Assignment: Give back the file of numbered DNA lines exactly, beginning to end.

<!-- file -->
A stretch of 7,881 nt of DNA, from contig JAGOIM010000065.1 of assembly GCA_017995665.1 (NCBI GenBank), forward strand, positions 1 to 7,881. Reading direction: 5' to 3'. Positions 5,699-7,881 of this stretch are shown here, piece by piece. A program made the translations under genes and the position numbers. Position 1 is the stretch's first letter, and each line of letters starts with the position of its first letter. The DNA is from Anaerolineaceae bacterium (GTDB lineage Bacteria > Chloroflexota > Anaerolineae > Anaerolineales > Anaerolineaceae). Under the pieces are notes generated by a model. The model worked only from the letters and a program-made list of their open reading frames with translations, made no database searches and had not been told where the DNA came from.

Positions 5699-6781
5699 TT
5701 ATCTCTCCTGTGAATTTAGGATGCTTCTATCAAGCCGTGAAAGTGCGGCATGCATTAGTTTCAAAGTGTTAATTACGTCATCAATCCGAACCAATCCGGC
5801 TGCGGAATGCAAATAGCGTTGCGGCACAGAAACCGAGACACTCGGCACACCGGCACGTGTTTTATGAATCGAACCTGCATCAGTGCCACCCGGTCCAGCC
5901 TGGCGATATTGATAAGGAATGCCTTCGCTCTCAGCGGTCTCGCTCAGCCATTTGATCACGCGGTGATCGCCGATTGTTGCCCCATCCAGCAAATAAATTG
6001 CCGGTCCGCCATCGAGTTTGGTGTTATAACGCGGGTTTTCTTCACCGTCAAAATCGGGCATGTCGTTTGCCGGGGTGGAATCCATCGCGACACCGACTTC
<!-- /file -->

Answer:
A stretch of 7,881 nt of DNA, from contig JAGOIM010000065.1 of assembly GCA_017995665.1 (NCBI GenBank), forward strand, positions 1 to 7,881. Reading direction: 5' to 3'. Positions 5,699-7,881 of this stretch are shown here, piece by piece. A program made the translations under genes and the position numbers. Position 1 is the stretch's first letter, and each line of letters starts with the position of its first letter. The DNA is from Anaerolineaceae bacterium (GTDB lineage Bacteria > Chloroflexota > Anaerolineae > Anaerolineales > Anaerolineaceae). Under the pieces are notes generated by a model. The model worked only from the letters and a program-made list of their open reading frames with translations, made no database searches and had not been told where the DNA came from.

Positions 5699-6781
5699 TT
5701 ATCTCTCCTGTGAATTTAGGATGCTTCTATCAAGCCGTGAAAGTGCGGCATGCATTAGTTTCAAAGTGTTAATTACGTCATCAATCCGAACCAATCCGGC
5801 TGCGGAATGCAAATAGCGTTGCGGCACAGAAACCGAGACACTCGGCACACCGGCACGTGTTTTATGAATCGAACCTGCATCAGTGCCACCCGGTCCAGCC
5901 TGGCGATATTGATAAGGAATGCCTTCGCTCTCAGCGGTCTCGCTCAGCCATTTGATCACGCGGTGATCGCCGATTGTTGCCCCATCCAGCAAATAAATTG
6001 CCGGTCCGCCATCGAGTTTGGTGTTATAACGCGGGTTTTCTTCACCGTCAAAATCGGGCATGTCGTTTGCCGGGGTGGAATCCATCGCGACACCGACTTC